The Tampa Bay Rays have thrived off their farm system to manufacture their own players. The most notable Rays to come through their minor leagues are Evan Longoria, David Price, B.J. Upton and Ben Zobrist, all of which are important pieces to the team. They will like to continue this trend, and the following players will help them do so.
The Rays currently have four players in MLB.com's list of the Top 50 Prospects in 2011. That ranks second among all other teams, only trailing the Kansas City Royals, who have six players.
No. 2: SP Jeremy Hellickson
Hellickson, who turns 24 in April, will have spring training to compete for the final spot in the rotation. After coming up to the majors late last season and posting a 4-0 record, he should be all set to start the season in the rotation. The Rays coaching staff may be looking to develop him more, and see what kind of stuff Hellickson really has.
The first thing you notice while watching Hellickson pitch is his command. He can work hitters inside and out with his fastball, and hit the strike zone most of the time. Or he can throw three or four straight changeups before coming back with a fastball on the corner.
Hellickson is the most talked-about Rays pitcher going into spring training. Asking him to fill Matt Garza's shoes might be a little too much, but the organization definitely thinks he has the potential to do so. Garza went 15-10 last season withouts.
With the depletion of the Rays bullpen, it will be a little harder for the Rays starters to get some wins this year. Hellickson still has the stuff to get close to 15 wins this season if he stays healthy.
No. 11: OF Desmond Jennings
The Rays drafted Desmond Jennings in the 10th round of the 2006 draft. Since then he has had a history of injuries in 2008 and the beginning of the 2010 season in Durham (Triple-A). When he has been healthy, Jennings has showed he can play.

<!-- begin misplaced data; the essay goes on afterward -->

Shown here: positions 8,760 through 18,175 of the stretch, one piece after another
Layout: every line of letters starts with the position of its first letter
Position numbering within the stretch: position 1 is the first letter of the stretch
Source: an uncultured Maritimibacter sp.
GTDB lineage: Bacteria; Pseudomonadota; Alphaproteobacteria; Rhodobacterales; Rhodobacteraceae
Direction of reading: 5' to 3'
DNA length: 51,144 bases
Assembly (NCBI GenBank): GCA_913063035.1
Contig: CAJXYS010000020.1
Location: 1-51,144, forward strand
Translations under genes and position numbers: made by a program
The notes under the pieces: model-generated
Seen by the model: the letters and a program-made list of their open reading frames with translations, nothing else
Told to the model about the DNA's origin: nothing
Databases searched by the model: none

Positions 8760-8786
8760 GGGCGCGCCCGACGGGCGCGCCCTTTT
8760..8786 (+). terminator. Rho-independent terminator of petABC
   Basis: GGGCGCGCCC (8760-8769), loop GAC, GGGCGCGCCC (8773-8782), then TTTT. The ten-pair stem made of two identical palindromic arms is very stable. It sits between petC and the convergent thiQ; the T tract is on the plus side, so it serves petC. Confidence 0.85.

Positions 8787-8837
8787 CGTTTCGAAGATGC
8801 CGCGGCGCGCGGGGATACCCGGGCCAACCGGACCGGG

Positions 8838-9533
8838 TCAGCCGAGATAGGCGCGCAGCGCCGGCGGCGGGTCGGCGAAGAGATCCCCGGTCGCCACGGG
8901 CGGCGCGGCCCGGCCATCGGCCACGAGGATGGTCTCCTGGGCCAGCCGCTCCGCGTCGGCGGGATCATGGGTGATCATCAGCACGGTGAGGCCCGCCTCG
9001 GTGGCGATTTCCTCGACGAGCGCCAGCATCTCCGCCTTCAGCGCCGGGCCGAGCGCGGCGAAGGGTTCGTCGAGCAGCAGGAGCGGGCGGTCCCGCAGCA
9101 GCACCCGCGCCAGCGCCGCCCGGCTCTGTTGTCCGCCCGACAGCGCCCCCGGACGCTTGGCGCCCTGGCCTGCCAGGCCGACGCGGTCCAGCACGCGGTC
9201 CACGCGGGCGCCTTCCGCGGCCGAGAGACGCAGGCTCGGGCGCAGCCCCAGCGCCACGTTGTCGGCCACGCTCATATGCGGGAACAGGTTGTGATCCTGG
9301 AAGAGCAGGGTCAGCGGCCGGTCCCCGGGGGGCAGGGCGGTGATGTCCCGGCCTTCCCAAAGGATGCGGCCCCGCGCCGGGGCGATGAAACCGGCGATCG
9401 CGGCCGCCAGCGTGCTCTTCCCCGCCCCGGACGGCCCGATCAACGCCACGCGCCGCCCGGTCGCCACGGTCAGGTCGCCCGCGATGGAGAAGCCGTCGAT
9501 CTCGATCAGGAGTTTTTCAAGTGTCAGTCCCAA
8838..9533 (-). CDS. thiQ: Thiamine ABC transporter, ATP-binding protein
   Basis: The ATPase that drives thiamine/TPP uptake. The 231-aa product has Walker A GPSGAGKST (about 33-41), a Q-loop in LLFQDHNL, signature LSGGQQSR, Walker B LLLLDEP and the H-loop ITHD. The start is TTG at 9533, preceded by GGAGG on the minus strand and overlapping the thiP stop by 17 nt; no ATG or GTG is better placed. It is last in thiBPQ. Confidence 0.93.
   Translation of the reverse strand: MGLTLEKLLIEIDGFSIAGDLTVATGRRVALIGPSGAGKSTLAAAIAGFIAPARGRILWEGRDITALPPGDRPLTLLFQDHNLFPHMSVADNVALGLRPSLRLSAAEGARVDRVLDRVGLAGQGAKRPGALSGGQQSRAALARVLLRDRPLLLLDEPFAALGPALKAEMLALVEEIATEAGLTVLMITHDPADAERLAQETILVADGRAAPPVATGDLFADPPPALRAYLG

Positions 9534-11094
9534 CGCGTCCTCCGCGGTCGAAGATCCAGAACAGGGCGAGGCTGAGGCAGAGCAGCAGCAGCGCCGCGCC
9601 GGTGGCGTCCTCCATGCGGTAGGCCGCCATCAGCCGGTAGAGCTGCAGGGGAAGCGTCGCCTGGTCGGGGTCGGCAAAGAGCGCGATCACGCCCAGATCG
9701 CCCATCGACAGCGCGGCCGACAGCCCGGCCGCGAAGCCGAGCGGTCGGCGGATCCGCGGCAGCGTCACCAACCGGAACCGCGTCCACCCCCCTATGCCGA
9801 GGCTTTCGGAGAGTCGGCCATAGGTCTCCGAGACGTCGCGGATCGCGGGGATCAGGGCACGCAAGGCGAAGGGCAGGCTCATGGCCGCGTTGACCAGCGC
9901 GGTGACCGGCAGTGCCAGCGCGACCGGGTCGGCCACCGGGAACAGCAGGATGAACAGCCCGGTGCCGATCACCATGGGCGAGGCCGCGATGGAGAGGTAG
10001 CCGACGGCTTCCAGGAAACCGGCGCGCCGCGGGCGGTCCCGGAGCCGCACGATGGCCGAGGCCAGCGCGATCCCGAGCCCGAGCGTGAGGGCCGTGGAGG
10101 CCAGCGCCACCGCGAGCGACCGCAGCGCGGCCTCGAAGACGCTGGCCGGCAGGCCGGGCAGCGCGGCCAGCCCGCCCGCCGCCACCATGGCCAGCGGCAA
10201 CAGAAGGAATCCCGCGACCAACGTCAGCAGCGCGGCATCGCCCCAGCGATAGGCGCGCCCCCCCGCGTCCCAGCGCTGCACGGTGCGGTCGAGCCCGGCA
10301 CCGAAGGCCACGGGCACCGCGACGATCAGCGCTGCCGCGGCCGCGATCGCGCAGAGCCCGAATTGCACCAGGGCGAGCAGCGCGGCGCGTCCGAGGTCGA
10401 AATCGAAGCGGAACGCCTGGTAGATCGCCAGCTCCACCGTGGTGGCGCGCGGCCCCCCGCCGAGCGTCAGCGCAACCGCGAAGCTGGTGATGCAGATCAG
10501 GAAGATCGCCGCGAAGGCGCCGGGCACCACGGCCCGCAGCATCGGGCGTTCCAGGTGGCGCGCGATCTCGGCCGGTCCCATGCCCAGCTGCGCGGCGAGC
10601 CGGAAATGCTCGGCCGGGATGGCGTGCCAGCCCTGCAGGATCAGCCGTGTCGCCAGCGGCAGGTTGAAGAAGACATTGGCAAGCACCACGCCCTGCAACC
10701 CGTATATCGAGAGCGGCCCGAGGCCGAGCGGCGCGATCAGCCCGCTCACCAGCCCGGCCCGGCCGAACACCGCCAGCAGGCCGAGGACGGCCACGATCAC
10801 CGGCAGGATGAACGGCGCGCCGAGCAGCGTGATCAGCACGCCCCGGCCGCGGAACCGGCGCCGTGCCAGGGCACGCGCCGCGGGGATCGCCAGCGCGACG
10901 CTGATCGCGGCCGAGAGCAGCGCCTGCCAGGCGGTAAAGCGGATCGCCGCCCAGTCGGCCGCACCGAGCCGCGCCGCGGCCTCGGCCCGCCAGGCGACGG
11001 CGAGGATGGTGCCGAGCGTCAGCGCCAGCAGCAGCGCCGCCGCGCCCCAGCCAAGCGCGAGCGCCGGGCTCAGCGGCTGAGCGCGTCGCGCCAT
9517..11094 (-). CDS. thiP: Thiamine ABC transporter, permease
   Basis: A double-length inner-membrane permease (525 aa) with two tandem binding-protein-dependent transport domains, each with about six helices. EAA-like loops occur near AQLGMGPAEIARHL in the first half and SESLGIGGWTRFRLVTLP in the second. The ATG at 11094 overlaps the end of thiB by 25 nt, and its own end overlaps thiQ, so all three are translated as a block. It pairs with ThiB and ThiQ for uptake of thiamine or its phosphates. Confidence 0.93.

Last season in Durham, he hit .278 with three home runs and 37 stolen bases. He was called up to the Rays in September and hit .190 with two RBI and two stolen bases in 17 appearances.
Looking at those stats, you can't be real sure how ready Jennings is to be an everyday player in the major leagues. He certainly has the speed and defensive skills, but he will have to prove his offense is up to par this spring.
Jennings was slated to possibly start the season in left field in place of departed Carl Crawford. The addition of Johnny Damon might have been a good pickup because it will give Jennings some time to get settled down.
Jennings will one day be a big part of the Rays, but it might take just a little longer.
What kind of an impact will Jeremy Hellickson and Desmond Jennings have on the 2011 Rays?
No. 27: SP Matt Moore
Matt Moore, 21, is a powerful lefty who is supposed to start this season with the Montgomery Biscuits (Double-A). Last year in Port Charlotte (Single-A), he struck out 208 batters in 26 starts while posting a 3.36 ERA.
Since he was drafted in 2007 by the Rays, he has shot through the system and should continue to do so. According to MLB.com, Moore has a plus fastball and breaking ball, and he is continuing to work on his changeup.
Moore is very young and with the Rays depth at starting pitcher they might take their time bringing Moore along and further. Who knows how long it will take for him to get called up to Durham (Triple-A).
No. 47: SP Chris Archer
The Rays received Chris Archer, 21, in part of the Matt Garza deal. He was drafted in the 5th round of the 2006 draft by the Cleveland Indians.
Archer has pitched well in the Cubs Minor League organization. In 2010, he posted a combined 15-3 record in Daytona (Single-A) and Tennessee (Double-A) with 149 strikeouts.
Before he was traded from the Cubs, he was their top prospect and the club named him the 2010 Minor League Player of the Year. With the Rays he is their fourth top prospect.
Archer and Moore add on to the pitching depth that the Rays organization has. In a couple of years, no one knows how the starting rotation will look, but with these players on the rise you can bet it will be talented.
MLB.com was used for some of the facts and stats in this article.